Credit: Photo by KM L from Pexels

Protests by their nature are divisive and emotionally-charged, and media coverage has often stoked this fire in the past by focusing on crime and disruption at the expense of the intended message. This can lead to an overall negative impression of protestors, running the risk of further marginalising underrepresented groups and causes.

A recent study by the Centre for Media Engagement identifies two key concepts which journalists can utilise that impact on the way that protest stories are received by readers.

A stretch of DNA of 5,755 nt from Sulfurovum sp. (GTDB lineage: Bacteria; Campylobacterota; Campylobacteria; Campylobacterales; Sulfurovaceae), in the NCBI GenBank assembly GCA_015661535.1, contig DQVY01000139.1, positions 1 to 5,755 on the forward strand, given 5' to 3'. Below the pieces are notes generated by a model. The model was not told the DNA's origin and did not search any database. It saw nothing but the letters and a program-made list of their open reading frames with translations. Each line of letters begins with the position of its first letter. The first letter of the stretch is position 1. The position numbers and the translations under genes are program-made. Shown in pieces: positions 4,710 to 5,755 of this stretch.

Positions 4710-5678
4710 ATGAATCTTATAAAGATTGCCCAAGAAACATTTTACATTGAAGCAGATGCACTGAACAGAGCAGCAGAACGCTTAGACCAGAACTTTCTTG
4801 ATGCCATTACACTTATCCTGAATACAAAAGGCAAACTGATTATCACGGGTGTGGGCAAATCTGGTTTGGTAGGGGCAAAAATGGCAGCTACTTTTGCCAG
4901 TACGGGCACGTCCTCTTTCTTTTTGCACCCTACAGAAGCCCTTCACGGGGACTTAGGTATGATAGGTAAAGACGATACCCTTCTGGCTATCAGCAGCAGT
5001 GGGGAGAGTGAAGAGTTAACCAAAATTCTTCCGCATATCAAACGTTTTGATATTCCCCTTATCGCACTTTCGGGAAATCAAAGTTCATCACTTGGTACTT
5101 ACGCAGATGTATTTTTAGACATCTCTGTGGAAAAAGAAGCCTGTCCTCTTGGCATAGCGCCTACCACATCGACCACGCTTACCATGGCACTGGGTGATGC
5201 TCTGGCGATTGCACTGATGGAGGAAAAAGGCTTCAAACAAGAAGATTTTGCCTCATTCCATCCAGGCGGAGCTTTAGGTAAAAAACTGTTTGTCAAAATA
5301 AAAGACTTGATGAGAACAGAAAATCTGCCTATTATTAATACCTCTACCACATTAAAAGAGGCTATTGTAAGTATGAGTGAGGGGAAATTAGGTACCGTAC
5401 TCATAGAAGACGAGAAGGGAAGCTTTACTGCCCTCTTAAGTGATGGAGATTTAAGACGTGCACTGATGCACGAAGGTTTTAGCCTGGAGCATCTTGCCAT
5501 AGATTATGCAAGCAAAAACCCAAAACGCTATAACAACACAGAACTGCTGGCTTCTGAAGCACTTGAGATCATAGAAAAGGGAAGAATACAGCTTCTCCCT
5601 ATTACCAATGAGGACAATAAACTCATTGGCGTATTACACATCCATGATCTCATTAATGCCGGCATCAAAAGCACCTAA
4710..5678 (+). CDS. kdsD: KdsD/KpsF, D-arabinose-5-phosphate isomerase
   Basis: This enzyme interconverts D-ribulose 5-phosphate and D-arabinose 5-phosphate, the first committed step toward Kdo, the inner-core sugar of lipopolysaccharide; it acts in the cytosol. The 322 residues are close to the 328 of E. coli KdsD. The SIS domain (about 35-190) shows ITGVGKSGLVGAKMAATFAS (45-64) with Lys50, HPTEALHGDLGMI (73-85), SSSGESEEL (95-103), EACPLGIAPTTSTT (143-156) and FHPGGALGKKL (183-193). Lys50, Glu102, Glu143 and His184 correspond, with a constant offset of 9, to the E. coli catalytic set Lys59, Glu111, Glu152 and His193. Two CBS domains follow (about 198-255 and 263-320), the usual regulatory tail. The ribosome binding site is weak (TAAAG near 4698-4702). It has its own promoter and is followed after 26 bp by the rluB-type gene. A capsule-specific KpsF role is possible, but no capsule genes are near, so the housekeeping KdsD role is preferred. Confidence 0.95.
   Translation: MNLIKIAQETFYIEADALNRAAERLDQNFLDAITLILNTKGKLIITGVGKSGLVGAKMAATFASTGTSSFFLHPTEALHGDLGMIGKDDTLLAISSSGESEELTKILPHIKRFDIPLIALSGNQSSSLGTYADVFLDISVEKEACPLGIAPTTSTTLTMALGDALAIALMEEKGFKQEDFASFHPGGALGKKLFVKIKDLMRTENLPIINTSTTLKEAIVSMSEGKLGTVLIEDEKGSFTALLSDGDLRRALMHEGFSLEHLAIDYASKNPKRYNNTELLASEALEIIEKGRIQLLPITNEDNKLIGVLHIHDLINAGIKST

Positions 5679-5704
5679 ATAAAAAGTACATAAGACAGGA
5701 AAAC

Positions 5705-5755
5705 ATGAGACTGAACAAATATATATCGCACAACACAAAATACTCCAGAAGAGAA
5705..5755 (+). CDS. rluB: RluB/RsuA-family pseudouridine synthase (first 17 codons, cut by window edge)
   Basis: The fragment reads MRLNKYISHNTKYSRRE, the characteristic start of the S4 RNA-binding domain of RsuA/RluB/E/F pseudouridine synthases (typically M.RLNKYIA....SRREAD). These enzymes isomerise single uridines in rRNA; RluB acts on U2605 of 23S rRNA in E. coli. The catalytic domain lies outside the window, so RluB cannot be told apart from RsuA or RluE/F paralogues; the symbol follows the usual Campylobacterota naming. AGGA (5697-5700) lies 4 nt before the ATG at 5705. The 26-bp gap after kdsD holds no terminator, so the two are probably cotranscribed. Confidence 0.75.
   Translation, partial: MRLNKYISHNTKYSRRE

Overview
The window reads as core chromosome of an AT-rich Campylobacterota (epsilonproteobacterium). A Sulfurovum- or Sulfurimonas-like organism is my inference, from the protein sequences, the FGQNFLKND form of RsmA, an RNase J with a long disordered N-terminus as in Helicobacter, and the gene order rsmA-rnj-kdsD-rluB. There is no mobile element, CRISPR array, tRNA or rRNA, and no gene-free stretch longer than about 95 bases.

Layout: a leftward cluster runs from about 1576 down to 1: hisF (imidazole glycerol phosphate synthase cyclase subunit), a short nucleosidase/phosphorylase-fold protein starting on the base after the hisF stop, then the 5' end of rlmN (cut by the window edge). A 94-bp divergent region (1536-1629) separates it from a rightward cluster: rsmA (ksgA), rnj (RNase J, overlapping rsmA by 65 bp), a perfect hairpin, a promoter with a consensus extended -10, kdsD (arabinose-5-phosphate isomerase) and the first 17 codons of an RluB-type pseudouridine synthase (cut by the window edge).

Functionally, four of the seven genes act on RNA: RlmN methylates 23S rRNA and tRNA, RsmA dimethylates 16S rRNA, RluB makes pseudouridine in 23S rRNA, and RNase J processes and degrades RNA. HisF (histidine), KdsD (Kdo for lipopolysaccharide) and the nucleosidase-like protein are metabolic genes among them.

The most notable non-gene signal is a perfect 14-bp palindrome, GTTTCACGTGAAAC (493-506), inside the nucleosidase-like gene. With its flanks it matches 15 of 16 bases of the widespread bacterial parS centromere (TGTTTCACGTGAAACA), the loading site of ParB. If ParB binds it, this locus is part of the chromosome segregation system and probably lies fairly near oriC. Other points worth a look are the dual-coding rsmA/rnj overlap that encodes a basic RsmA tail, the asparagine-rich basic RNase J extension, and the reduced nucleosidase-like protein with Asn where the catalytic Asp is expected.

The study, undertaken by researchers Gina M. Masullo, Danielle K. Brown and Summer Harlow, found that articles which took the route of humanising key figures rather than criminalising them, and which legitimised protest activities by directing coverage to motivations rather than disruptions lead to a notable increase in understanding and positive reactions from participants, even increasing reader perceptions of credibility in some cases.

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